________________ CM . . . . Volume XXII Number 8 . . . . October 23, 2015


Wake Up, Oliver! (Our Neighbourhood).

Leigh Hambly & Kirsten Phillips. Illustrated by María Jesús Álvarez.
Winnipeg, MB: Doubledutch Books, 2015.
32 pp., pbk., $12.95.
ISBN 978-0-9940570-1-3.

Kindergarten-grade 2 / Ages 5-7.

Review by Dave Jenkinson.

**½ /4



Nigel's Neighbours. (Our Neighbourhood).

Leigh Hambly & Kirsten Phillips. Illustrated by María Jesús Álvarez.
Winnipeg, MB: Doubledutch Books, 2015.
32 pp., pbk., $12.95.
ISBN 978-0-9940570-0-6.

Kindergarten-grade 2 / Ages 5-7.

Review by Dave Jenkinson.

**½ /4



"What a funny dog, you are, Teddy."

"I think a belly rub is your favourite thing in the whole wide world." (From
Wake Up, Oliver!)

"Is that Nigel? What a cute puppy!" Emmy says. "He looks like a lamb."

"Do you think so?" Harriet asks.

"Look at the curly hair on top of his head and his long ears," Emmy says. "He looks like a lamb."

"He does look like a lamb, I know Nigel is a puppy, but he looks like a lamb!" Harriet says. (From
Nigel's Neighbours.)

According to publicity materials enclosed with the review copies, "Doubledutch Books is a new children's book publishing house based in Winnipeg, MB. We plan to publish fiction and nonfiction with curriculum tie-ins."

internal art      The back material to both Wake Up, Oliver! and Nigel's Neighbours contain two lists of words, "High-frequency words" (Referenced from Dolch Word List) and "Other words you need to know". The appearance of these lists confirms that these two titles in the "Our Neighbourhood" series are primarily intended to be a resource in teaching reading as opposed to being items for a child's recreational reading.

      In Wake Up, Oliver!, Oliver's mother comes into his bedroom, bringing with her the family's dog, Teddy, whose task it is to rouse Oliver. As seen in the "excerpt" above, Oliver responds to Teddy by rubbing Teddy's belly and so begins a series of activities, all of which get labelled as Teddy's "favourite thing in the whole wide world", including tugging on Oliver's blankets, having his faced washed while Oliver showers, begging for food from Oliver's school lunch, eating part of Oliver's breakfast, munching on a dog chew, playing catch with a ball, giving kisses and looking out the window.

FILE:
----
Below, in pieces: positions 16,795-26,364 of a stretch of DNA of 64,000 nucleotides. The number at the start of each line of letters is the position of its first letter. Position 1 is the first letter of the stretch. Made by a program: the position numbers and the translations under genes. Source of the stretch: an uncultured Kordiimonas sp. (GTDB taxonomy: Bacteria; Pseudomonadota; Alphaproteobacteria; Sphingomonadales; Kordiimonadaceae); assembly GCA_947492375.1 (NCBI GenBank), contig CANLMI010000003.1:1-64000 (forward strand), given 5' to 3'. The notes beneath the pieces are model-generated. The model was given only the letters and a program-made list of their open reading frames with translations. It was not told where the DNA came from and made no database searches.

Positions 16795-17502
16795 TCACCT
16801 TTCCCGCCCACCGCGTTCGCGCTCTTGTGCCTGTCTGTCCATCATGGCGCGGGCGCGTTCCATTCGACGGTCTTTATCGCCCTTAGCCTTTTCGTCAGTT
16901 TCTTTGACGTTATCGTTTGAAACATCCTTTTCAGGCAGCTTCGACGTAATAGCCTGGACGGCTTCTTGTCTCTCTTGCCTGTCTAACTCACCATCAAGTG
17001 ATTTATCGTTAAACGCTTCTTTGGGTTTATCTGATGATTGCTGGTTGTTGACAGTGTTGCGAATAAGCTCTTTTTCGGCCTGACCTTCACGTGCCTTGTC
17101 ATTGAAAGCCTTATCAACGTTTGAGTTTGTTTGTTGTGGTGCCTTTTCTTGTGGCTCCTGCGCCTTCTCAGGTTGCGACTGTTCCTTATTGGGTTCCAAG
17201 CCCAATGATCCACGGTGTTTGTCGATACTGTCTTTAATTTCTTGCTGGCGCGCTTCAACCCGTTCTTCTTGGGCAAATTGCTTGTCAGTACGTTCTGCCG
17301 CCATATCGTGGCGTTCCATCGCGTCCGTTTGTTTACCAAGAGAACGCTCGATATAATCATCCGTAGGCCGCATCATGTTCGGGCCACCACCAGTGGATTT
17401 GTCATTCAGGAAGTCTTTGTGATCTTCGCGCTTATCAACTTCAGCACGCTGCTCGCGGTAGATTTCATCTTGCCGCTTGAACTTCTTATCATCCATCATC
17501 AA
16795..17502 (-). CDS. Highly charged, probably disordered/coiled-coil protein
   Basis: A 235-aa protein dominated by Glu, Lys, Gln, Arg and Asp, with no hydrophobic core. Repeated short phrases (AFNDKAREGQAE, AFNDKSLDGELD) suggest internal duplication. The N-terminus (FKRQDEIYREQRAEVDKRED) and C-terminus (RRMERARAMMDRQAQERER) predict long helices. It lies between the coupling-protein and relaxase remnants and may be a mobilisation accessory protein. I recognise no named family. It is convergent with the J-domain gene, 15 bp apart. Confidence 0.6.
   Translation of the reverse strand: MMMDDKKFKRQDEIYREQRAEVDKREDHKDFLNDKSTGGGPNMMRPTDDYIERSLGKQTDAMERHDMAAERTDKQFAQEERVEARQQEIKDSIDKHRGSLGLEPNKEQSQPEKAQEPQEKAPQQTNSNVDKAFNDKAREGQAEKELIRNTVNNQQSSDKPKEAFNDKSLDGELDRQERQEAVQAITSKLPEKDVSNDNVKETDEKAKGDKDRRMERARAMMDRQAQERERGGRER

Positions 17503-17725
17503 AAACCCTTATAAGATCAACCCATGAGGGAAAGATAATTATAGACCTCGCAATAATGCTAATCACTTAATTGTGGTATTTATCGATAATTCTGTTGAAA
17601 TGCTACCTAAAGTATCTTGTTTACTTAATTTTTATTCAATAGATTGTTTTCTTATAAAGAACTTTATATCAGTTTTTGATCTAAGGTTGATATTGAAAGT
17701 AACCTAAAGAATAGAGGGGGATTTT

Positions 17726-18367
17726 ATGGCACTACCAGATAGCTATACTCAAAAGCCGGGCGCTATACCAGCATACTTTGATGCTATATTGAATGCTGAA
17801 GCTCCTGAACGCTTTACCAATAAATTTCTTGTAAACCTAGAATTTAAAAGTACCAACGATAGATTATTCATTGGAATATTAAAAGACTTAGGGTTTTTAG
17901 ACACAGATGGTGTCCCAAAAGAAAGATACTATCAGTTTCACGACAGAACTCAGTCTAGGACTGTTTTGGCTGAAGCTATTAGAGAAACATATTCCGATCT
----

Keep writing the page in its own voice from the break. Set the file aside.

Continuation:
internal art      The title, Nigel's Neighbours, and the accompanying cover illustration may initially cause some confusion for young readers as to the identity of Nigel. "Nigel" is a name normally associated with males, but the only human found on the cover is a blonde, pony-tailed girl. However, if youngsters have previously encountered Wake Up, Oliver!, they may recall that Oliver tells Teddy, "After school, we will go for a walk with Harriet and her puppy, Nigel." And, if they haven't, the book's opening page makes it clear that Nigel is Harriet's apparently new puppy. After school, Harriet asks her mother if she can take Nigel to Emmy's house. At Emmy's, Emmy remarks on how much Nigel looks like a lamb, and this comparison of the white puppy begins a series of comparisons as other children drop by and see the resemblance between Nigel and a polar bear cub, a rabbit and an Arctic fox.

      Design-wise, the major part of both books consists of a series of workman-like double-page spreads with the text appearing at the bottom of the pages. The characters being illustrated reflect Canada's multi-racial composition and what appears to be a middle class neighbourhood. In Wake Up, Oliver!, illustrator álvarez needed to pay a bit more attention to continuity as, a couple of times, the dimple in Oliver's cheek and the part in his hair switch sides.

      On a pair of facing pages following the main text, the "same" illustration is presented along with the invitation, "Can you find 5 differences in the pictures?" In future books in the series, the publishers might consider adding an answer key.

      Just before the aforementioned word lists that close each book, Doubledutch Books offers its young readers a surprise - a full-colour photo of that book's "real" dog along with a paragraph that provides its breed or mix of breeds and what it likes and dislikes doing.

      The initial two books in the "Our Neighbourhood" series deserve a place in school classrooms/libraries, and creative teachers can easily use the book's repetitive text patterns as models for their students, individually or collectively, to build on the existing stories or to create their own.


Dave Jenkinson, CM's editor, lives in Winnipeg, MB.

To comment on this title or this review, send mail to cm@umanitoba.ca.

Copyright © the Manitoba Library Association. Reproduction for personal use is permitted only if this copyright notice is maintained. Any other reproduction is prohibited without permission.
Published by
The Manitoba Library Association
ISSN 1201-9364
Hosted by the University of Manitoba.

Next Review | Table of Contents for This Issue - October 23, 2015.

CM Home
| Back Issues | Search | CM Archive | Profiles Archive